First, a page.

By 1890, Lovis Corinth was financially independent, had his own studio in Königsberg, the city near his home village, and was starting to become a successful artist.
His Pietà (1889, tragically destroyed in 1945) received an honourable mention at the Paris Salon of 1890; encouraged by that and the greater prospects of working in the arts capital of Germany, he moved to Munich in 1891.
Corinth set up his studio in what was then the most bohemian and artistic district of Munich, and painted this quick sketch of the View from the Studio, Schwabing (1891). He realised that his progressive style of painting was at variance with both the Munich Academy and the critics, and in 1892 he took part in the foundation of the Munich Secession to try to change that. The following year he co-founded the Free Assocation (Freie Vereinigung). He also expanded his skills, started etching in 1891, and lithography in 1894.
Appropriately much of his painting during his nine years in Munich was experimental, although modern critics accuse him of spending more time drinking large amounts of red wine and champagne.
Self-portrait with Skeleton (1896) was painted in his Munich studio, and perhaps shows in his face the effects of the Munich high life.
In the 1890s, he started to take landscape painting more seriously, including this Landscape with a Large Raven (1893), which was painted in late autumn. As in Vincent van Gogh’s late landscapes, ravens, crows, and other similar black birds are taken as harbingers of death. In this otherwise deserted countryside, with the winter drawing close, this painting could be read as indicating Corinth’s bleak melancholy. Although he certainly suffered feelings of mortality and had times of depression, those are not part of the received image of his social life, nor of many of his paintings.
This painting shows the beautiful fishermen’s Cemetery in Nidden (1893) on the Kurische Nehrung, a long sand spit near the southern border of Lithuania, on the shore of the Baltic not far from Königsberg. During the 1890s, Corinth travelled from Munich to visit his home village, and went as far afield as Italy.
Like some of the Masters before him, most notably Rembrandt, he painted a series of studies In the Slaughterhouse (1893). As the son of a tanner, Corinth was very familiar with such scenes.
The Deposition (Descent from the Cross) (1895) was one of his major paintings from this time in Munich, and won a gold medal when it was exhibited in the Glaspalast in Munich, in 1895. It shows the traditional station of the cross commemorating the lowering of the dead body of Christ from the cross, attended by Joseph of Arimathea and Mary Magdalene.
This work is a thoroughly modern approach to this classical theme, in its framing, composition, and the faces. Its close-in cropped view suggests the influence of photography, and the faces shown appear contemporary and not in the least historic. These combine to give it the immediacy of a current event, rather than something that happened almost two millenia ago. Corinth returned to the subject of the Deposition, and the theme of the Crucifixion, in many of his paintings.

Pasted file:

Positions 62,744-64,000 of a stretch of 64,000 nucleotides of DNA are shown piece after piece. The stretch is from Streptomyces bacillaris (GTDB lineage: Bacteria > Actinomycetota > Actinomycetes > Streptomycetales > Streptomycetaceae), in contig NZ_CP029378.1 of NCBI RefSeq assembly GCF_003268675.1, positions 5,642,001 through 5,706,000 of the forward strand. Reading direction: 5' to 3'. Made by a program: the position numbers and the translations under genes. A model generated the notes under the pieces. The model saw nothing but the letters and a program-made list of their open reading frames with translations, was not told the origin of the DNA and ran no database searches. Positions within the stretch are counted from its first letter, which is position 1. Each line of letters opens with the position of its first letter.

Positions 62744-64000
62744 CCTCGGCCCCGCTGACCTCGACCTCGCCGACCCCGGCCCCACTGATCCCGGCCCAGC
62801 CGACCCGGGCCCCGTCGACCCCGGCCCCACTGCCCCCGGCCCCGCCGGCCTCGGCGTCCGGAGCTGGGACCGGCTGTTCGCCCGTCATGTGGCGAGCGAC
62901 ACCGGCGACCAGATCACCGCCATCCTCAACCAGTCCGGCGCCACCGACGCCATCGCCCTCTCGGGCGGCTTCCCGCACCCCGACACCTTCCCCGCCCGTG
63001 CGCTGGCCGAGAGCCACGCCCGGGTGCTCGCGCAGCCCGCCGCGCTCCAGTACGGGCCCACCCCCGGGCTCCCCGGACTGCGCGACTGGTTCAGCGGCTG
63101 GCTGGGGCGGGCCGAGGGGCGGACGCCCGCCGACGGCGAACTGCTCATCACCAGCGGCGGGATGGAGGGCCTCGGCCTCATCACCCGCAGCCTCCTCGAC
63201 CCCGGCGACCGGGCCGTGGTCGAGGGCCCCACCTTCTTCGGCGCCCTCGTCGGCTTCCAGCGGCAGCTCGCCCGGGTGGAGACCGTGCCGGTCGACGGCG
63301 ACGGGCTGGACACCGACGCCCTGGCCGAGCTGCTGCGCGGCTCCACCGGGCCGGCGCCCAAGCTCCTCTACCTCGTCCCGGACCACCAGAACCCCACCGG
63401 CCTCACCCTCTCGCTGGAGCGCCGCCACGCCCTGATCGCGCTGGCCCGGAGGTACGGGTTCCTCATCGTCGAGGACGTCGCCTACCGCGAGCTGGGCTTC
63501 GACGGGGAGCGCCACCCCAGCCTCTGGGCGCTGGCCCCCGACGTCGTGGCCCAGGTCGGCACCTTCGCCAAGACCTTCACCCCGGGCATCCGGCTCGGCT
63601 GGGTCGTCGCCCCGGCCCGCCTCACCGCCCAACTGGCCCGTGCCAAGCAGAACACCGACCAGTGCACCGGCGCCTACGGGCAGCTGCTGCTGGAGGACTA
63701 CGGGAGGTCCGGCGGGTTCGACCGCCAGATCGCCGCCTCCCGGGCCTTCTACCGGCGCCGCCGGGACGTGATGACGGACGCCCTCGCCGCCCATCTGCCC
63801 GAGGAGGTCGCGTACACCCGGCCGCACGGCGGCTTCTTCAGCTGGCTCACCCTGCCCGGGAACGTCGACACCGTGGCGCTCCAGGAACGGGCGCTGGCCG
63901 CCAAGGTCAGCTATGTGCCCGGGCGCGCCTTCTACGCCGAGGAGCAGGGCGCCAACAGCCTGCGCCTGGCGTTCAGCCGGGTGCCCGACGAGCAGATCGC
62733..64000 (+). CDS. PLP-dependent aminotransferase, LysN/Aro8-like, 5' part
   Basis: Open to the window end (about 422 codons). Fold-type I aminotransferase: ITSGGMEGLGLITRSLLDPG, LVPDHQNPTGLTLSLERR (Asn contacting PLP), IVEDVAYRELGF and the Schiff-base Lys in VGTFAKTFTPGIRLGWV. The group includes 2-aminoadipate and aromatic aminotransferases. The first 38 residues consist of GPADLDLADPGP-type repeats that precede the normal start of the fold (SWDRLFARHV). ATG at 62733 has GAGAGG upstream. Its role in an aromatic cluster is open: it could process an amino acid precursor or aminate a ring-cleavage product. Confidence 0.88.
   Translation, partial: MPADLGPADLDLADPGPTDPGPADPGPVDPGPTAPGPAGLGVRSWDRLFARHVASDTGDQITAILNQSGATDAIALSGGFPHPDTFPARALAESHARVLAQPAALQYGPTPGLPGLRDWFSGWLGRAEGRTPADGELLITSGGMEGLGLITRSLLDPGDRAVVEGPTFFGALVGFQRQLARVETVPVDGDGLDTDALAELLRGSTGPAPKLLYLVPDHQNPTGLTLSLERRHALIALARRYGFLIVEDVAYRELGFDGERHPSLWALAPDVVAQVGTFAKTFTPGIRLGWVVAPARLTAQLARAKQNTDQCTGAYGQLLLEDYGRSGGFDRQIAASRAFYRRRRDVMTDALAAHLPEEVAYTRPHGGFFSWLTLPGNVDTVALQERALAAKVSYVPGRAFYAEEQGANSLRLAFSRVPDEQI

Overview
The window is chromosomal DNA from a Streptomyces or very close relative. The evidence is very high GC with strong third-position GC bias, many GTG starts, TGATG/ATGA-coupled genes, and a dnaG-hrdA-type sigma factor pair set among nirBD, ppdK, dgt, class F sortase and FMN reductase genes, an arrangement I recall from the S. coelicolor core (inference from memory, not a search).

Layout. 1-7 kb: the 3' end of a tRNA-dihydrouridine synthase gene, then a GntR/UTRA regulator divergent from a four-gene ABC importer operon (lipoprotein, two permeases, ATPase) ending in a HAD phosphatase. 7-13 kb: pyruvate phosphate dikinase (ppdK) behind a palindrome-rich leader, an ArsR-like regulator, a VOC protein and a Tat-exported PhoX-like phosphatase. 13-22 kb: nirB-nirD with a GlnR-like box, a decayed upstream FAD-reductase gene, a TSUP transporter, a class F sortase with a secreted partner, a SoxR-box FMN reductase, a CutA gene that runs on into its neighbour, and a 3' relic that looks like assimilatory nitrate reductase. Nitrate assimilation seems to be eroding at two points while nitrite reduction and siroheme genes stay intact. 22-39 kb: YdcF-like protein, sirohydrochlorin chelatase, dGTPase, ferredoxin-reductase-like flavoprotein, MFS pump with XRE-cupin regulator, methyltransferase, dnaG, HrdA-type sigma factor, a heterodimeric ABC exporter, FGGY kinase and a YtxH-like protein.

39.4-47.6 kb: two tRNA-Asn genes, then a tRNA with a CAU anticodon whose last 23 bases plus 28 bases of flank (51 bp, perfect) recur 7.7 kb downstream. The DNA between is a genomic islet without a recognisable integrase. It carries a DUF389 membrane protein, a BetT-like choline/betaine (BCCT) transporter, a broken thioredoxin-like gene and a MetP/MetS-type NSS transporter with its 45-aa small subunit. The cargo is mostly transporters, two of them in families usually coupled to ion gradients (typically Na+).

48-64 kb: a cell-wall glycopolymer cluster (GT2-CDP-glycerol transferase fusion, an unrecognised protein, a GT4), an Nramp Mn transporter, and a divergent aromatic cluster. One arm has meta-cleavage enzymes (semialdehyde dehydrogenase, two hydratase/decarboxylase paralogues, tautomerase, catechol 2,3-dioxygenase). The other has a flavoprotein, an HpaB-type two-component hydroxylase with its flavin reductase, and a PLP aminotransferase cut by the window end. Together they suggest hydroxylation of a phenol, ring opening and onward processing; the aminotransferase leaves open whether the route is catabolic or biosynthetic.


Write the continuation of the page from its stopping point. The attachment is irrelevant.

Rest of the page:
Autumn Flowers (1895) is a delightful full-figure portrait of a girl, her dress held out in front of her to carry her collection of flowers, which also decorate her hair, and the background.
A Forest. Flooding on Lake Starnberg (1896) was one of the landscapes which he painted in the countryside near Dachau, and shows a flooded stand of birch trees at the edge of the lake, probably in the spring.
Bacchanale (1896) is the first of a series of paintings that he made of the wild and licentious antics of worshippers of Bacchus. These provided the opportunity for him to compose some of his many studies of nudes into grander paintings, although this one is non-narrative.
He returned to the theme of meat and animal carcasses in his Butchers in Schäftlarn on the Isar (1897), painted in this Bavarian town not far from Munich.
His portrait of Fräulein Heck (in a Boat on the Starnberger See) (1897) was painted on this picturesque lake near Dachau. This form of portrait, of a woman carrying a parasol in a boat, was very popular at the time.
Corinth continued to paint figure studies, such as his Nude Woman (1897), for their value in his more substantial figurative works.
The Temptation of Saint Anthony (1897) visits another traditional religious theme, which is long-known for encouraging inventive and sometimes highly imaginative paintings. As with his earlier Deposition, Corinth shows the saint surrounded by very modern temptations, in a very real style.
There is a wealth of detail here, from the bright eyes of the owl in the top left corner, down to the sinister flick of the tongue of the snake at the lower right, indicating the history painter’s eye for detail and Corinth’s own Symbolist leanings in narrative.
The Witches (1897) is more subtle than it looks, as this is not a depiction of sensuous rites taking place in a coven. Instead, the women are preparing a younger woman to attend a masked ball. Their subject has just got out of the wooden tub in the foreground, has been dried off, and is about to don the fine clothes laid over the chair at the left, including the black mask.
Although Corinth undoubtedly drank more than his fair share of red wine and champagne while he was painting in Munich, his technique and style were maturing fast. The best of his paintings from this period are the equal of the better-known works from later in his career. The stage was set for his first truly momentous painting.
Lemoine S et al. (2008) Lovis Corinth, Musée d’Orsay & RMN. ISBN 978 2 711 85400 4. (In French.)
Czymmek G et al. (2010) German Impressionist Landscape Painting, Liebermann-Corinth-Slevogt, Arnoldsche. ISBN 978 3 89790 321 0.